When the word “entrepreneurial” is mentioned, most people immediately think of small owner operator businesses. But the Marketing Agencies Association’s second annual Super Entrepreneur list looks to some of Britain’s biggest and best known companies to understand and explain their growing culture of entrepreneurialism.
An expert panel ranked 200 of Britain’s biggest consumer-facing companies against entrepreneurial outlook and output. What can the findings about these “super” entrepreneurs teach firms about creating a culture for success?
Taking risks was identified by panellists as important for staying ahead of the competition in an increasingly global and digital world. It explains why Dyson was placed at the top of the table, having invested £1bn into battery technology.
Google is another constant innovator. Who would have thought at the firm’s founding that it would be competing against BMW in the driverless car market?
Along with embracing risk comes the need to surmount any doubts about a firm’s chances of success. Self-belief is key, and super entrepreneurs understand that learning comes when things go wrong.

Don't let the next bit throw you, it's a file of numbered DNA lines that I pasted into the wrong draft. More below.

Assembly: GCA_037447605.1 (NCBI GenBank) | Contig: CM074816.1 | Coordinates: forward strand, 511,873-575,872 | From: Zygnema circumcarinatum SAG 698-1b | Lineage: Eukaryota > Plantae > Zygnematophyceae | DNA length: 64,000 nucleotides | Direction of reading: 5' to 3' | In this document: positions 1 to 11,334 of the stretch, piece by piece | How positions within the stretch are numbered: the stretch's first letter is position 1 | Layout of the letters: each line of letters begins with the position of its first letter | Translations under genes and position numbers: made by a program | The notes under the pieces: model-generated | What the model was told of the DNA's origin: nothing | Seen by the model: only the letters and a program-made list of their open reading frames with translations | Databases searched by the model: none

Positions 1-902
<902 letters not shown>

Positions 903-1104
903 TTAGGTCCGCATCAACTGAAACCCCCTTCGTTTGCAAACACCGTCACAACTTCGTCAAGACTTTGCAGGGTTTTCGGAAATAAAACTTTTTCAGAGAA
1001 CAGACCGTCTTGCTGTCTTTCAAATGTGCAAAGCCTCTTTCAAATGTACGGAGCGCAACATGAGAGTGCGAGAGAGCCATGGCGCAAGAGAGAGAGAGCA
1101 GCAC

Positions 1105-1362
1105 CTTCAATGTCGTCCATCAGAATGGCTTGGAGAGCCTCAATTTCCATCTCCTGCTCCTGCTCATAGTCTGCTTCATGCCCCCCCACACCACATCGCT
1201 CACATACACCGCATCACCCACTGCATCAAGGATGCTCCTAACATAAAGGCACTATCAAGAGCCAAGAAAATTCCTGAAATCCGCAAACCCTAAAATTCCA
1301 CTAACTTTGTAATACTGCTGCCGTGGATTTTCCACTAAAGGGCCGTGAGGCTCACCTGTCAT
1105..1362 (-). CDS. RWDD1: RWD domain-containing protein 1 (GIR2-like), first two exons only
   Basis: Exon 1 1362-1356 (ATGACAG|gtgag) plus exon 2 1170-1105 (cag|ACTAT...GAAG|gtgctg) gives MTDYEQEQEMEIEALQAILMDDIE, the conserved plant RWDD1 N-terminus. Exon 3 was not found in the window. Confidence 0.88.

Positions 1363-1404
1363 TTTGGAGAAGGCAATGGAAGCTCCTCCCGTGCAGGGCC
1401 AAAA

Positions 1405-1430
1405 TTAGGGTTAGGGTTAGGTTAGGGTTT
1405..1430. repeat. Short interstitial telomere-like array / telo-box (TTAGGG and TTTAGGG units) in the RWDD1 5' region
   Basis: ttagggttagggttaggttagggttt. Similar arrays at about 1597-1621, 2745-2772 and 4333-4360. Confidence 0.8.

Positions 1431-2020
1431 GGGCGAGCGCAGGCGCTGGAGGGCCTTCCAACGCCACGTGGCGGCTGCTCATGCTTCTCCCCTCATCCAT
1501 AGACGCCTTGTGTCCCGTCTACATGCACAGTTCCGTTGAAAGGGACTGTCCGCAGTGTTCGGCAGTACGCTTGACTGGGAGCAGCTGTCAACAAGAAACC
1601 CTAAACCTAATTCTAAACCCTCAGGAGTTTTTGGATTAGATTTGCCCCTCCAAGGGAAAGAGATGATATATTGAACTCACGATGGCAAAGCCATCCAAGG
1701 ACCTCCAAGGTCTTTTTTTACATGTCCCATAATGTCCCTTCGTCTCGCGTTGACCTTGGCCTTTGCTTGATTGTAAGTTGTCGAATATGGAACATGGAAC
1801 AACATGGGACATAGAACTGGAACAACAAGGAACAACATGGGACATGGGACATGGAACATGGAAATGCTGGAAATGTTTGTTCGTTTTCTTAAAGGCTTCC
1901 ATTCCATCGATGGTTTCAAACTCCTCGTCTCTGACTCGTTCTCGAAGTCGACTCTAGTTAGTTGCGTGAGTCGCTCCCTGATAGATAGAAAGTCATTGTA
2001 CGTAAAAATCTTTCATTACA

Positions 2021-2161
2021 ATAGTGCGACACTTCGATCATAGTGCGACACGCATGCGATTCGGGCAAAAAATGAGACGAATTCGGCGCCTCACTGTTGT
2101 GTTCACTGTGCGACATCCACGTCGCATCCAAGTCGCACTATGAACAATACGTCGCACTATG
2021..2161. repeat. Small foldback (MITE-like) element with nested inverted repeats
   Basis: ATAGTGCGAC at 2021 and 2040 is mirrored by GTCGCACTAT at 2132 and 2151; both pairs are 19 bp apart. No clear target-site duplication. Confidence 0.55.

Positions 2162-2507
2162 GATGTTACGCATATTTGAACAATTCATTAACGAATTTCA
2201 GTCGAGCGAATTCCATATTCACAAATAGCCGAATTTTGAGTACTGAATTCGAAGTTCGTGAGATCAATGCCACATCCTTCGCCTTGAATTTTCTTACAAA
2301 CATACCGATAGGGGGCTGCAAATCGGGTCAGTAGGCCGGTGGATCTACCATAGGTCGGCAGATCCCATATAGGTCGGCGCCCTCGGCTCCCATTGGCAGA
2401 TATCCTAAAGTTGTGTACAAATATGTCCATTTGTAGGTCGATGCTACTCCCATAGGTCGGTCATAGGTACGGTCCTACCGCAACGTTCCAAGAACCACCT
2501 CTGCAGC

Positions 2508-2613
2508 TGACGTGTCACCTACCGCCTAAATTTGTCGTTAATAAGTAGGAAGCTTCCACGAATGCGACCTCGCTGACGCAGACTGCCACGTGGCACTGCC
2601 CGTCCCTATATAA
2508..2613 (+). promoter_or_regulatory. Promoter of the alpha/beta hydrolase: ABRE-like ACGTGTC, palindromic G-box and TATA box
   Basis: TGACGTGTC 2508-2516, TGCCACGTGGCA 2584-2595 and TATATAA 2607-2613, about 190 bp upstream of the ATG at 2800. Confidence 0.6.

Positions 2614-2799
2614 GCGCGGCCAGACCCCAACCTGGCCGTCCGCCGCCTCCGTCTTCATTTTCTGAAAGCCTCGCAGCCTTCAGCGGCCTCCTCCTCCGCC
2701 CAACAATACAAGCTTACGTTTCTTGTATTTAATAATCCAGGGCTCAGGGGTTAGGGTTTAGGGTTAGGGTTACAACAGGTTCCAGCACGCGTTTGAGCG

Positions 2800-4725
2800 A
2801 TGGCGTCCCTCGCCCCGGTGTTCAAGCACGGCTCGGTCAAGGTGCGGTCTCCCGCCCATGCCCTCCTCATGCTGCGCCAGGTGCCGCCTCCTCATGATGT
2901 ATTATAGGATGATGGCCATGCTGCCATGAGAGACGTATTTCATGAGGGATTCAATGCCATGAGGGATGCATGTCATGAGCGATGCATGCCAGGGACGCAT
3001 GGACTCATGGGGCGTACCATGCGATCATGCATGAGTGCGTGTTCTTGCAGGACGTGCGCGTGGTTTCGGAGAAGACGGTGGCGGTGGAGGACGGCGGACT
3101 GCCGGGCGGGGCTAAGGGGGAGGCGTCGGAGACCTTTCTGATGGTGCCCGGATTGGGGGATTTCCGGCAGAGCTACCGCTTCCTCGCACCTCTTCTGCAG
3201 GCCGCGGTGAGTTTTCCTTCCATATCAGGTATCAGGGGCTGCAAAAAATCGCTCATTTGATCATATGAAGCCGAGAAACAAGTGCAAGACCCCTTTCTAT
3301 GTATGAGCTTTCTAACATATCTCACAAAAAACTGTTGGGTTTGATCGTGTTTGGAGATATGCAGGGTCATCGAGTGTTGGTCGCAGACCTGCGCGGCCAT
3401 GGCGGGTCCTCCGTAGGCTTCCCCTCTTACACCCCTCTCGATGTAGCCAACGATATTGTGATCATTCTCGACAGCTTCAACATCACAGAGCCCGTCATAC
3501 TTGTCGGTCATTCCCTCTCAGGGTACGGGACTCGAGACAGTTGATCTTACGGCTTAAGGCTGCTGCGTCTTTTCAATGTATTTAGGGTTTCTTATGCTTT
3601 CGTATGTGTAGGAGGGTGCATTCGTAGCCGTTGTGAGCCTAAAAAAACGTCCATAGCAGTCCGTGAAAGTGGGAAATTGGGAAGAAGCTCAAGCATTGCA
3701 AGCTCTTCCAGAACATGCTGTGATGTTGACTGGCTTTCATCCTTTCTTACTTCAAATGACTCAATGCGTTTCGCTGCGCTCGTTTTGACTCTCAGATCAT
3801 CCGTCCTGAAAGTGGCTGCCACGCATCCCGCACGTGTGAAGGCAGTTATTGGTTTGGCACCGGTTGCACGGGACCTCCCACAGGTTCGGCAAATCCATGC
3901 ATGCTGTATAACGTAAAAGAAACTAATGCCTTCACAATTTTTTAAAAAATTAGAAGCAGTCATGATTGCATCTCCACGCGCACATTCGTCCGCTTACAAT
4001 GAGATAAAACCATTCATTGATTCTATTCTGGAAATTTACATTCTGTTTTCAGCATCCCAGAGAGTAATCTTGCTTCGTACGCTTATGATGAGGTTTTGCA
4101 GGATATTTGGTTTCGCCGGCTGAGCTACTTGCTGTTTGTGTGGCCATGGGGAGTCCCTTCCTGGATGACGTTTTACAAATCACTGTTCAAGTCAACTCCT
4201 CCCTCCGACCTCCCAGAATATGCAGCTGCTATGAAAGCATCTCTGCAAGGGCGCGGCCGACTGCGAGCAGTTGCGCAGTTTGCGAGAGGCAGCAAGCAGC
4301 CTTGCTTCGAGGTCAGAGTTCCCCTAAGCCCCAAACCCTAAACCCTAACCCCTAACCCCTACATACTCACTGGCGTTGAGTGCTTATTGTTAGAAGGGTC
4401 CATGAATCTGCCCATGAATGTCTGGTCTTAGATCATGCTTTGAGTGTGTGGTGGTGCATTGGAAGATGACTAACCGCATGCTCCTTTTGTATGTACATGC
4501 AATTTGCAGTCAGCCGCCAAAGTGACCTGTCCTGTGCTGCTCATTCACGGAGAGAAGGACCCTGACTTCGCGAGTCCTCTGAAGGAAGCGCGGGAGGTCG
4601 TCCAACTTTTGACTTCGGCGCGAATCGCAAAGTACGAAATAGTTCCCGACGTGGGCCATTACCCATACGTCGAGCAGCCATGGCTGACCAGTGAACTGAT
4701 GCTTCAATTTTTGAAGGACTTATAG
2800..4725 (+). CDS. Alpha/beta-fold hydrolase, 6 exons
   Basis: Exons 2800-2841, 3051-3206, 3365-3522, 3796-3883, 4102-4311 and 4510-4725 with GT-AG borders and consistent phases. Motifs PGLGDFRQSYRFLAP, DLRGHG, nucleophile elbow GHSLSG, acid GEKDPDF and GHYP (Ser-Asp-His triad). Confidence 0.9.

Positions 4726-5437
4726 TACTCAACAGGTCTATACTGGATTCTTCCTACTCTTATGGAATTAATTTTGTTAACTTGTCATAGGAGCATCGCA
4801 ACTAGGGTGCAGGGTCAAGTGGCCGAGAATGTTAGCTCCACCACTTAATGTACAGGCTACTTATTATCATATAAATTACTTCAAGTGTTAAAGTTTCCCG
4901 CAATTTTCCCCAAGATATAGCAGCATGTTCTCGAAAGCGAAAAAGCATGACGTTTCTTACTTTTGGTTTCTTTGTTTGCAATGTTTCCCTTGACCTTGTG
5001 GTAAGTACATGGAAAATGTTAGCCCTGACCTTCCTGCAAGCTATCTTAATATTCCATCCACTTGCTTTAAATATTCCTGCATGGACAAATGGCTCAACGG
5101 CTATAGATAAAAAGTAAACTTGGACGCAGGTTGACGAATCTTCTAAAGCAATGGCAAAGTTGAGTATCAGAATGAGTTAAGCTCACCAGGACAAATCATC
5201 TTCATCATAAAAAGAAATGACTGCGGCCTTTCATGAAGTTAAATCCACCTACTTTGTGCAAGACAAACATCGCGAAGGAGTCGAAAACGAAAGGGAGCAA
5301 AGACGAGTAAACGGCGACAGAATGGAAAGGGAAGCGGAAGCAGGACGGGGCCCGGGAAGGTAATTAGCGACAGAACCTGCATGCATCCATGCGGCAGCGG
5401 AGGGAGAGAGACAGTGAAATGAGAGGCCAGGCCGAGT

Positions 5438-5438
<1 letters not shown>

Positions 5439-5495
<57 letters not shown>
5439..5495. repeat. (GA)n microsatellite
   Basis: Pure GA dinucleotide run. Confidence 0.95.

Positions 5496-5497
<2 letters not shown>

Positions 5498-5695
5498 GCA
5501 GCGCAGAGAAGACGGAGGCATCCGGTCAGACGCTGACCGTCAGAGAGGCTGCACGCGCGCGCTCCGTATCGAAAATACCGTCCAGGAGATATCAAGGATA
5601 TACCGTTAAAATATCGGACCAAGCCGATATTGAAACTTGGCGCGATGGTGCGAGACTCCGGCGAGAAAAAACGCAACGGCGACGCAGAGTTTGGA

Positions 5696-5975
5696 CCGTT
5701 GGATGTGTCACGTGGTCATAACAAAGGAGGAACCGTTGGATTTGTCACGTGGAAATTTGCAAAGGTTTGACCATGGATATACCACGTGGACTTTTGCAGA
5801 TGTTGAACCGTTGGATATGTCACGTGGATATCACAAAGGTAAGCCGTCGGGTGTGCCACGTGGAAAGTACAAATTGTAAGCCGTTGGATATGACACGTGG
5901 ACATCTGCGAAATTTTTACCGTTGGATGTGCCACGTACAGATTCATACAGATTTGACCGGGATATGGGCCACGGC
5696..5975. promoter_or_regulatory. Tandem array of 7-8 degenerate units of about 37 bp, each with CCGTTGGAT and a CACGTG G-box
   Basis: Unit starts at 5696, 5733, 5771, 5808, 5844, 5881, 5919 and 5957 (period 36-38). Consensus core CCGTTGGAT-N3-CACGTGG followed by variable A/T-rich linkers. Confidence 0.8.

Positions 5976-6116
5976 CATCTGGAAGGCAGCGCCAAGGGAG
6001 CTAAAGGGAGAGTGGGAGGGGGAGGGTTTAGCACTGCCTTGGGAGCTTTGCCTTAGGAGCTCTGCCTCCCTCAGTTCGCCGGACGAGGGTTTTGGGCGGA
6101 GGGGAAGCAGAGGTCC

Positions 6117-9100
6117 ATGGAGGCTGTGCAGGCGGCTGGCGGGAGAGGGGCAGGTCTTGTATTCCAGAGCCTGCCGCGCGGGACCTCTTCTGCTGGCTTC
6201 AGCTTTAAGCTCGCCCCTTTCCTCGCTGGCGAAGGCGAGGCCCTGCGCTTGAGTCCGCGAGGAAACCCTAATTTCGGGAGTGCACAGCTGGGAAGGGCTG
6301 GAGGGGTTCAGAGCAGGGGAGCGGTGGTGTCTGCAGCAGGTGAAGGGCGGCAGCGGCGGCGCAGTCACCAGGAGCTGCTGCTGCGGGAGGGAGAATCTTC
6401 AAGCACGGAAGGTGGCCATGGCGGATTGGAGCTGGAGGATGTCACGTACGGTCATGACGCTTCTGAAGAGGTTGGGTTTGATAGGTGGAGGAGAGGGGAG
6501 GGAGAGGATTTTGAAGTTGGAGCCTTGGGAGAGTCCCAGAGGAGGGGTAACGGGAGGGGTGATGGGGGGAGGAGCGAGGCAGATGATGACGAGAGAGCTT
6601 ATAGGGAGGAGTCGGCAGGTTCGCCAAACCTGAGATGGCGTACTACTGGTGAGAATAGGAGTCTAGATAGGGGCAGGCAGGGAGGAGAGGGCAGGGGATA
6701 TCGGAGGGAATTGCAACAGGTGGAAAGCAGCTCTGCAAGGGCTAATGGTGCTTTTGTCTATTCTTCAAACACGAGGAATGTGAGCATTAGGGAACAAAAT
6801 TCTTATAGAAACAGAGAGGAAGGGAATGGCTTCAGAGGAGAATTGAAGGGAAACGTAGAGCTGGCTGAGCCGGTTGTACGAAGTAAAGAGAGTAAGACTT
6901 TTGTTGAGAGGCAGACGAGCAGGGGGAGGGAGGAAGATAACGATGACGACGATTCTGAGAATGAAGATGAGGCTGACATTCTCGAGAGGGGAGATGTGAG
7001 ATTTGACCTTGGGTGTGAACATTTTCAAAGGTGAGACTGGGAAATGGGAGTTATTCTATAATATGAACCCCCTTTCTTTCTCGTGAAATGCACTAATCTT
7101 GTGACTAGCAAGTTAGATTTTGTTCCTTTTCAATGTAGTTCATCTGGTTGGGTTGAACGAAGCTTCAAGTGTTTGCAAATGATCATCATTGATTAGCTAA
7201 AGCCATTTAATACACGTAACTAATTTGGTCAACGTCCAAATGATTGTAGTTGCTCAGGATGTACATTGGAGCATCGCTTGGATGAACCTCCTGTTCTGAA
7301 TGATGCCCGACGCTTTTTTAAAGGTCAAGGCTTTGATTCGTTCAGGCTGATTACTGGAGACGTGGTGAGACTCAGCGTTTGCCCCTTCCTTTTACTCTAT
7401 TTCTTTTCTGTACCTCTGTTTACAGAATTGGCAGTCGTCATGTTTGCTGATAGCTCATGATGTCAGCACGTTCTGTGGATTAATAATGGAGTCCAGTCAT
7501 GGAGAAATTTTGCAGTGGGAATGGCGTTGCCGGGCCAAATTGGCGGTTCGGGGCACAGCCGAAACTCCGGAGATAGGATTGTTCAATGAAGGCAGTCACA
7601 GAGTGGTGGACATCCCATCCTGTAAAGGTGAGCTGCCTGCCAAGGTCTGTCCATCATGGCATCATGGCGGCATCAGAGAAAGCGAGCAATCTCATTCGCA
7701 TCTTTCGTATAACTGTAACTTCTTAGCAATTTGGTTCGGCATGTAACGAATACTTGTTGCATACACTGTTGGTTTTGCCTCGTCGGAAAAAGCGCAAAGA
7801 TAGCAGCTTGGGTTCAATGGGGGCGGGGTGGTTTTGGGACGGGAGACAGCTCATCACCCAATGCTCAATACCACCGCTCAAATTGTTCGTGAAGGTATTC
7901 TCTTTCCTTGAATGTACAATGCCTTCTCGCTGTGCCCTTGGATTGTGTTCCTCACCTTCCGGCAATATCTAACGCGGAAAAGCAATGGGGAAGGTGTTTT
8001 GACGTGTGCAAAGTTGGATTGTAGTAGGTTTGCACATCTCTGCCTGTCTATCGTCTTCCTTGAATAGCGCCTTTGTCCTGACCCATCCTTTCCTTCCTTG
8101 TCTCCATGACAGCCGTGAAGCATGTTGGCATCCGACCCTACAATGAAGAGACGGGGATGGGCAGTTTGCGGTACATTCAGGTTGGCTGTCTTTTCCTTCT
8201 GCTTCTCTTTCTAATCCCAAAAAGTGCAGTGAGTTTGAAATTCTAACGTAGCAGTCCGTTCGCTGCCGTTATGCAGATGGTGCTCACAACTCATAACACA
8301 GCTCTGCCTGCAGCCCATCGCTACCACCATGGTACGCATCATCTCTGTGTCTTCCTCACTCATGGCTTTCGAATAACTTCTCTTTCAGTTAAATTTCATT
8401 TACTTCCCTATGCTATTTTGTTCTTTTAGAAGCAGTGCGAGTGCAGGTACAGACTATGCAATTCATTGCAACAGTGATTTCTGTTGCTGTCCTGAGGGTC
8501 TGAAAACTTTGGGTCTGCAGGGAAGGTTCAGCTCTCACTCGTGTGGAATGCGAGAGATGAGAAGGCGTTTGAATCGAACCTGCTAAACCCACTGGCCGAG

They create a non-blame culture and use failures simply as an opportunity to learn what not to do next time around.
Build a fast culture
As businesses grow larger, processes and red tape can slow things down. There is no question that the digital age has accelerated changes in consumer demand and expectations.
Entrepreneurship doesn’t end when a business has reached certain heights. Large companies have the advantage of both scale and access to funding, which means they can afford to take greater risks to invest in creating new markets and new demand.
Have a consumer focus
Businesses with a primary focus on what their consumers want will rarely go wrong. All top performing super entrepreneurs share an obsession with their customers and exceeding consumer demands.
They also possess a great ability to quickly reorientate their resources and competences when that demand changes.
Understand the importance of marketing
In today’s highly competitive and often over-served markets, consumers buy into the belief systems built around products, as much as the products themselves. It is vital that companies use marketing to build up an audience of fans and advocates who can carry their messages for them.
All of the successful companies on the list have thought about customer experience and go beyond just selling a product to a customer. Several have gone so far as to change the way communication works, while re-enforcing their ethos the whole time through great marketing, design and development.
Open up your culture
Many of the leading companies in the report were praised for their open cultures and ability to connect with ideas from elsewhere, often through investment in the startup community, or by providing support for educational institutions in engineering, arts and science.